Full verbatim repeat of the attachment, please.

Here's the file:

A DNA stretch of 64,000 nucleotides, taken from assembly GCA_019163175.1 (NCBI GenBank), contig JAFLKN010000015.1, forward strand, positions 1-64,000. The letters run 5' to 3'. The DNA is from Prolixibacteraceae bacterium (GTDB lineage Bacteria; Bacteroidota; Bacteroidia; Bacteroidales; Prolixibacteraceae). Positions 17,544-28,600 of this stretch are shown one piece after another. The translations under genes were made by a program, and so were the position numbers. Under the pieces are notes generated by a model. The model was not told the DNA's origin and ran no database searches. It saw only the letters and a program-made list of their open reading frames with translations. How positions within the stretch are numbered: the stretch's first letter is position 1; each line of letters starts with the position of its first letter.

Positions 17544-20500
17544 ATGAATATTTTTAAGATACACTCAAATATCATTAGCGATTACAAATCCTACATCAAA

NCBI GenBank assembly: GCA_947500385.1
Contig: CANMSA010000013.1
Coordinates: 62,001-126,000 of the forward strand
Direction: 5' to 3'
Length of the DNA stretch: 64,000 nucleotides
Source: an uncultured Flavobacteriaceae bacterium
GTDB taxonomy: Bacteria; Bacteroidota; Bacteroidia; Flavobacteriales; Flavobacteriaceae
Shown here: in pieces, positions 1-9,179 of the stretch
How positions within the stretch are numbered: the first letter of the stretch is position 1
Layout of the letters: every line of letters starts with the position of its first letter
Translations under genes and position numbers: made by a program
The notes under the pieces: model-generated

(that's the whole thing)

A DNA stretch of 64,000 nucleotides, taken from assembly GCA_019163175.1 (NCBI GenBank), contig JAFLKN010000015.1, forward strand, positions 1-64,000. The letters run 5' to 3'. The DNA is from Prolixibacteraceae bacterium (GTDB lineage Bacteria; Bacteroidota; Bacteroidia; Bacteroidales; Prolixibacteraceae). Positions 17,544-28,600 of this stretch are shown one piece after another. The translations under genes were made by a program, and so were the position numbers. Under the pieces are notes generated by a model. The model was not told the DNA's origin and ran no database searches. It saw only the letters and a program-made list of their open reading frames with translations. How positions within the stretch are numbered: the stretch's first letter is position 1; each line of letters starts with the position of its first letter.

Positions 17544-20500
17544 ATGAATATTTTTAAGATACACTCAAATATCATTAGCGATTACAAATCCTACATCAAA

NCBI GenBank assembly: GCA_947500385.1
Contig: CANMSA010000013.1
Coordinates: 62,001-126,000 of the forward strand
Direction: 5' to 3'
Length of the DNA stretch: 64,000 nucleotides
Source: an uncultured Flavobacteriaceae bacterium
GTDB taxonomy: Bacteria; Bacteroidota; Bacteroidia; Flavobacteriales; Flavobacteriaceae
Shown here: in pieces, positions 1-9,179 of the stretch
How positions within the stretch are numbered: the first letter of the stretch is position 1
Layout of the letters: every line of letters starts with the position of its first letter
Translations under genes and position numbers: made by a program
The notes under the pieces: model-generated